Cuba. By virtue of its turbulent history, the name is charged. Politically, anthropologically, passionately charged. For an American, the word gives off more than a just standard-issue vacation-destination buzz. It’s still quasi-taboo, the forbidden land. Our collective temptation for mischief embodied in a tropical island nation. That gets the blood pumping, right?
Sure, recent developments have mostly eliminated the old stigmas, and even non-intrepid types have Cuba on their travel wish lists now, but the future still remains murky. Right now, an American booking a legal trip to Cuba needs a permit for one of the 12 purposes approved by the U.S. Department of State. Sadly, none of these purposes include, “Just laying on the beach drinking rum and spitting game.”
Which leaves the still-kinda-illegal route. On that tip, most online advice comes from Canadian or European websites and aren’t of much use. If they do come from American sources, they’re often outdated, written ages before Obama’s big visit.
Recently, I visited. It was a short, breathtakingly-awesome trip. This is not an account of that trip (this is an account of that trip). This is a guide to get you to Cuba, without the state department, before the embargo lifts. Cruise ships are on the horizon. With them come Starbucks and Pizza Hut. I’m not here to discuss the cost or benefit of those imports to Cuba. I’m just stating what seems to be fairly obvious: things are going to change.
We’ve already covered how to get to Cuba, really well. And I may repeat a fair bit of what’s on that list. I can only speak to our encounters, our research, and our experiences. Any corrections or suggestions are welcomed.
Actually Getting There
With a quick detour through the Bahamas, my girlfriend and I flew from Newark, New Jersey to Havana, Cuba for around $600 each. Currently, there are direct charter flights from Florida, California, and New York to the island through American Airlines and Jet Blue with many future flights proposed for this fall. But to take those, you have to be state department approved.
For now, the old roundabout move still seems to be the way to go. Fly to Cancun, Montreal, or the Bahamas and book a direct flight to Havana or Santiago. You’ll be surprised at how affordable it is.
The Passport Question
Before you leave your transfer city, be sure to purchase a Cuban Visa ($15). You’ll need that and will more than likely be asked for it at the check-in counter of whatever airport you’re flying through.
Chances are that when you land, they’re going to stamp your passport. You can ask them not to if it makes you uncomfortable and they’ll most likely comply. They also might not stamp it just because. I’ve heard stories of customs agents being bribed or plain slips of paper getting slipped into the passport, but those things don’t seem all that necessary anymore. At least, from what I could tell.
When we entered the airport, everyone from the plane was ushered into a giant room, not unlike other customs situations. Single file lines were formed and passengers entered what I can only describe as a closed-off, plexi-glass-walled voting booth. Passengers either re-emerged at random to pay for insurance, which is very cheap, or disappeared through to the other side.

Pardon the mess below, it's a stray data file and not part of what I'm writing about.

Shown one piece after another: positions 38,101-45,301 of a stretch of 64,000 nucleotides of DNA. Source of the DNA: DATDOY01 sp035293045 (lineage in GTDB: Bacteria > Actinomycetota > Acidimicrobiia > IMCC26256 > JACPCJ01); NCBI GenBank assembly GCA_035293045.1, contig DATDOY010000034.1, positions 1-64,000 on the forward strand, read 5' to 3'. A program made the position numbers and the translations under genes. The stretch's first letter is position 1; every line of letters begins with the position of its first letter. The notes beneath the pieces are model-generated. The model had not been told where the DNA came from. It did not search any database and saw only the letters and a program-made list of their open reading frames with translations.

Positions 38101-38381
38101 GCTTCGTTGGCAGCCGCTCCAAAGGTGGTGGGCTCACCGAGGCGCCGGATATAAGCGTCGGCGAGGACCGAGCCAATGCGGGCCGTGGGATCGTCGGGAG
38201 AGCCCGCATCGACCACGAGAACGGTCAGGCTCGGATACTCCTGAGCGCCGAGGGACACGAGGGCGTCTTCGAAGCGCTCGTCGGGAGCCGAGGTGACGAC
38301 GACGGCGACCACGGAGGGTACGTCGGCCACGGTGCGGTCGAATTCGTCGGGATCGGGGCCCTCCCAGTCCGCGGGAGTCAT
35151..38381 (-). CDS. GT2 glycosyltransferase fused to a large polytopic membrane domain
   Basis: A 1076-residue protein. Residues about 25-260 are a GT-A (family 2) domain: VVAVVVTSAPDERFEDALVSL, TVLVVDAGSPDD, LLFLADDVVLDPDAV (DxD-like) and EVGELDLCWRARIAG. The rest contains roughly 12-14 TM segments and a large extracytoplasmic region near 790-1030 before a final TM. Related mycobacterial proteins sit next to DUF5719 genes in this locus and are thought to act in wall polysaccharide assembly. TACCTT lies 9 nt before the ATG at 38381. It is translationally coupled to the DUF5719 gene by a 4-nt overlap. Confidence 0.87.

When I entered, I was questioned about Ebola and my travel history, then handed a visa to fill out. Once the visa was stamped, I was strongly advised not to lose it. Once I found my girlfriend, we discovered that her passport was stamped and mine wasn’t. Luck of the draw, I guess.
The food was f*cking good. I don’t know what you’ve heard or what you’ve come to know as Cuban food, but I really enjoyed every meal. I could have eaten stewed beans and Ropa Vieja (stewed beef) over rice for every meal and been perfectly happy.
We also ate a lot of pork sandwiches. You should do the same. This is probably my best piece of advice throughout the article. As a native of the tri-state area, I also feel inclined to talk about the famous peso pizza. It wasn’t all that bad, considering what you pay for it, roughly 75 cents.
The fruits and veggies were spectacular. A Tobacco farmer explained to us that the rind of tobacco plants are often fermented and saturated with water, this herbal pesticide is used nationwide. The meat, at times, was questionable. The fruits and veggies were flawless.
We stayed at two Airbnb’s. One in the Vedado district of Havana and one in the hills above Viñales. Ranging from $30 a night to $50 respectively, prices have already risen since our visit in April. In both cases, it was advised to only select properties that had active commenters, as most others had the potential to be fake accounts. It was explained to us by our hosts that these accounts were often managed by family members outside of the country.
The houses and apartments we were staying in were simply Casa Particulars or guest houses whose owners were savvy to the changing times. Anyone looking for a place to stay could have knocked on the door and, if a room were available, they would’ve been offered one. Chances are people taking that method would have gotten a much cheaper rate.